The beautiful, mystifying, sometimes terrifying sounds of the natural world surround us no matter where we are. The pitter patter of rain to the raging storm, the buzzing bees to the singing crickets, the trickling stream or crashing sea and of course beautiful birdsong. During this time of lockdown many of us have become more attuned to the sounds of nature during walks for daily exercise or through spending time in our gardens. The distinct lack of traffic noise has enabled us to enjoy the sounds of spring like no other year in recent memory.
As someone who has worked in the conservation world for a number of years I have experienced a certain amount of pressure to be able to identify species, whether it be recording for monitoring purposes or to impart knowledge to a visiting school or community group. I enjoy this aspect of the work and love taking books out with me on a countryside walk to look at wildflowers, or even more painstaking….mosses, much to the utter enjoyment of my long suffering husband and now my son! I actually find it quite hard not to switch into identification mode and a walk is very rarely just a walk without trying to work something out.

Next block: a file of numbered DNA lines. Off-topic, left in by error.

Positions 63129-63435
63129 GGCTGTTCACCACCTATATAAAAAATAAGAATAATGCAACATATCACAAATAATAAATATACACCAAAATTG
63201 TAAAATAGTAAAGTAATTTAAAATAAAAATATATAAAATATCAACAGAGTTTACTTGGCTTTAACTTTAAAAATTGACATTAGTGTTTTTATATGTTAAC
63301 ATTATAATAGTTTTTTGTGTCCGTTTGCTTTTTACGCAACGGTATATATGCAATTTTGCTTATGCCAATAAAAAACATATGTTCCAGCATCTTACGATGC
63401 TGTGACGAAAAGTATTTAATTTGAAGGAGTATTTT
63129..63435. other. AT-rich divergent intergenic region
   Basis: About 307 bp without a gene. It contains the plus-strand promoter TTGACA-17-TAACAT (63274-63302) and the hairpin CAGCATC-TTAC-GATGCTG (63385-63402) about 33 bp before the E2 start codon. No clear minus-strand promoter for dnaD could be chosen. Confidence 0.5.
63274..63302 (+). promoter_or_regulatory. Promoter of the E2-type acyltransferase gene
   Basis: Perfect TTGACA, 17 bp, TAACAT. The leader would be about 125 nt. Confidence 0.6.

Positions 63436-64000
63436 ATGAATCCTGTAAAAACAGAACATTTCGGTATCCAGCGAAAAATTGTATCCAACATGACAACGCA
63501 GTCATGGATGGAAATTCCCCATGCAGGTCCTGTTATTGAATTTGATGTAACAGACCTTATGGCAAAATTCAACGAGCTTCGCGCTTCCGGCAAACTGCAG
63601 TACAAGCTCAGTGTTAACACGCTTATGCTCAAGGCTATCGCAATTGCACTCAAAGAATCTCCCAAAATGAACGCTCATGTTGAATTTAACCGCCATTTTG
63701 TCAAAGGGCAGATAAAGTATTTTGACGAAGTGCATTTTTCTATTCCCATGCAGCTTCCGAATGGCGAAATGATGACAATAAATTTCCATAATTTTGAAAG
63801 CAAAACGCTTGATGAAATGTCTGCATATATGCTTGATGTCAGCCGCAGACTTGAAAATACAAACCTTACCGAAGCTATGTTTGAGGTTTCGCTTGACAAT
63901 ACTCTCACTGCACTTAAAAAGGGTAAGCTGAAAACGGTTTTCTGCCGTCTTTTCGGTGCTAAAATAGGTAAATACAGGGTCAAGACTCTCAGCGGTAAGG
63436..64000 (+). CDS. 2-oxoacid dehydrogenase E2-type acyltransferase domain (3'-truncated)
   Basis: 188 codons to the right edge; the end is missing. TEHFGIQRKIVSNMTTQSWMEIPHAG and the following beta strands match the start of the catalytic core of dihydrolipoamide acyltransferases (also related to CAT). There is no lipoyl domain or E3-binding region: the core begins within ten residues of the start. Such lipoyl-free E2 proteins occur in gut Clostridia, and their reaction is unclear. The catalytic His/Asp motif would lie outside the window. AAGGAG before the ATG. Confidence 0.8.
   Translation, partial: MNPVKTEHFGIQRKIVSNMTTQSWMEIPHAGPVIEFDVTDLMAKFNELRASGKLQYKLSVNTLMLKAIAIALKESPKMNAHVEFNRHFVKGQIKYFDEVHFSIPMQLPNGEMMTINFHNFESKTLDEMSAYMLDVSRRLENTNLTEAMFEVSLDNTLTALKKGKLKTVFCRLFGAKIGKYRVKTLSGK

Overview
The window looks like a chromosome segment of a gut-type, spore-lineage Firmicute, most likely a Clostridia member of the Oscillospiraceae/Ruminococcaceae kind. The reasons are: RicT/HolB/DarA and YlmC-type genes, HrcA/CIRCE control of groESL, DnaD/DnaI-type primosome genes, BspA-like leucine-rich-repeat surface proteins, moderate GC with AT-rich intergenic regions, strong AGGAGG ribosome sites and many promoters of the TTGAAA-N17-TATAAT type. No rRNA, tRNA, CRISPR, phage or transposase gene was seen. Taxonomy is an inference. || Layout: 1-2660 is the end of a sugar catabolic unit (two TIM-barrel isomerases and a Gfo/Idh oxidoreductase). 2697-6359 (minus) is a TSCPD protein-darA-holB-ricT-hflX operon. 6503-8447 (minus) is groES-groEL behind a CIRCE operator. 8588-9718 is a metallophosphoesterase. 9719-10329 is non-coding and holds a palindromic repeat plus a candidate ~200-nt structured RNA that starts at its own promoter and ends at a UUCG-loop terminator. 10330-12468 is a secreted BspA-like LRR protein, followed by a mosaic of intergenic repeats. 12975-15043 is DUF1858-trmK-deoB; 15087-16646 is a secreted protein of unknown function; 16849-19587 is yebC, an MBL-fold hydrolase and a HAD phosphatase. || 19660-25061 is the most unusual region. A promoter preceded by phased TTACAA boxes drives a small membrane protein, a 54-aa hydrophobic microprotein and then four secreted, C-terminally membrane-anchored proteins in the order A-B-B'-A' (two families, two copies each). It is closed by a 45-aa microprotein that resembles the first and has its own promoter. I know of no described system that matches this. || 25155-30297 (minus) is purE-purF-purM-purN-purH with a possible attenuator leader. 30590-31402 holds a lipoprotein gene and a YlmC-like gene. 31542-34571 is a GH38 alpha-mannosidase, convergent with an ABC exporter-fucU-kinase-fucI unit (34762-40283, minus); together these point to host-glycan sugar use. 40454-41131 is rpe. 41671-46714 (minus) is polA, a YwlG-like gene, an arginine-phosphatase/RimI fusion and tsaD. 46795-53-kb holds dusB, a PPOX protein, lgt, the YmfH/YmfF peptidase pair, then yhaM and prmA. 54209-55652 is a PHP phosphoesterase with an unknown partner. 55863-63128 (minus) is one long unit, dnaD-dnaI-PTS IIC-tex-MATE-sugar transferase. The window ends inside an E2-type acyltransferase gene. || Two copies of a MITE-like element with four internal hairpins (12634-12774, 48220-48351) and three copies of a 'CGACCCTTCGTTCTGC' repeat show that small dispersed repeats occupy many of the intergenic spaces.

This affliction is not just for those of us in conservation but a deep part of the human psyche, after all early humans would have relied upon knowledge passed on about what was good to eat and what should be avoided, and so our brains have evolved to recognise, compartmentalise and remember. The modern world brings a more diverse range of topics to train our brains to be busy with, all models of motorbike (my husband), bus timetables, breeds of dog and so on and so forth.
While we at the Wildlife Trust are delighted when people become interested in the natural world and try to encourage and inform, there is unfortunately a competitive nature in some circles and this can have the opposite effect on someone’s enthusiasm. I recently heard of someone who was snubbed for not knowing a song thrush call, not what I would call one of the easiest bird songs to know, which made the person feel self-conscious about asking for help to name other puzzling calls.
This is where I think we could all take a lesson from mindfulness meditation techniques which encourage us to recognise the brains eagerness to name, assign and remember everything going in and give it a little break to just be…..